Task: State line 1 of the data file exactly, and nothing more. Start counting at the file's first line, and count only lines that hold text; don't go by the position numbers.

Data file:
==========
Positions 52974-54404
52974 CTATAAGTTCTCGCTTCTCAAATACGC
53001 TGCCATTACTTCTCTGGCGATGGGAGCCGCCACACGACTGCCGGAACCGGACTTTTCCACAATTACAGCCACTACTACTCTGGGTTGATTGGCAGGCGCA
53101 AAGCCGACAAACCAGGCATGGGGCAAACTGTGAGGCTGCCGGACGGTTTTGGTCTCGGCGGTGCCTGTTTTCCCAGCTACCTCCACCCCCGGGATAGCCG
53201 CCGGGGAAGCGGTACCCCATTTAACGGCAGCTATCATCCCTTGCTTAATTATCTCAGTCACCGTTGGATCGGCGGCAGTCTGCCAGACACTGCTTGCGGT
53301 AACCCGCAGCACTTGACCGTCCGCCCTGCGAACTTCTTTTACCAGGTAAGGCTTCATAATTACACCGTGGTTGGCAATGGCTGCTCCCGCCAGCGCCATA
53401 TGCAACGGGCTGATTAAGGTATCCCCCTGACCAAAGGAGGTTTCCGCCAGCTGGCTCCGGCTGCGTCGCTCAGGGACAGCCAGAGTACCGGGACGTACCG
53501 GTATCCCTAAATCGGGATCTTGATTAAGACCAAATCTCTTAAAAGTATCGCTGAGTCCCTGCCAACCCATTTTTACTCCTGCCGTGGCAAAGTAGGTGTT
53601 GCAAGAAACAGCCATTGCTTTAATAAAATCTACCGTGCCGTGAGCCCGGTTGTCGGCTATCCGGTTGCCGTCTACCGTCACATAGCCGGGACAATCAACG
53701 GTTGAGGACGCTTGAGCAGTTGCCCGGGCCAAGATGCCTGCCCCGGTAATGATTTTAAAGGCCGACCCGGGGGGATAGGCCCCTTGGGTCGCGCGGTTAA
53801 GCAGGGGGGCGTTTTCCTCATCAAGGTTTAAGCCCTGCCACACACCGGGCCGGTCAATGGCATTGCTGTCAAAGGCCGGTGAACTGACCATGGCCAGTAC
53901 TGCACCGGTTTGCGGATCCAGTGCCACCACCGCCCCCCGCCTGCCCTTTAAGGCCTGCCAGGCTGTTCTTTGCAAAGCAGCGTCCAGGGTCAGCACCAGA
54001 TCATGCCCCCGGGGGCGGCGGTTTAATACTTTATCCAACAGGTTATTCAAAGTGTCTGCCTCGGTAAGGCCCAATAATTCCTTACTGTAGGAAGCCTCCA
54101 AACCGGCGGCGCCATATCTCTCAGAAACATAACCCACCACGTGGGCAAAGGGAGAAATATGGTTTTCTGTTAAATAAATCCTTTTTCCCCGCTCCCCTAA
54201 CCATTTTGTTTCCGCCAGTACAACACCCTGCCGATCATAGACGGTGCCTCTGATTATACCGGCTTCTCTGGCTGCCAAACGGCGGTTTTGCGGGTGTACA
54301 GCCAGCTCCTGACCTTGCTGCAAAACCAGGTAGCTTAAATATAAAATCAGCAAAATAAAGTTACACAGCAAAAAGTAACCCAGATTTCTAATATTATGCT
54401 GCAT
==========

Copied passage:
Positions 52974-54404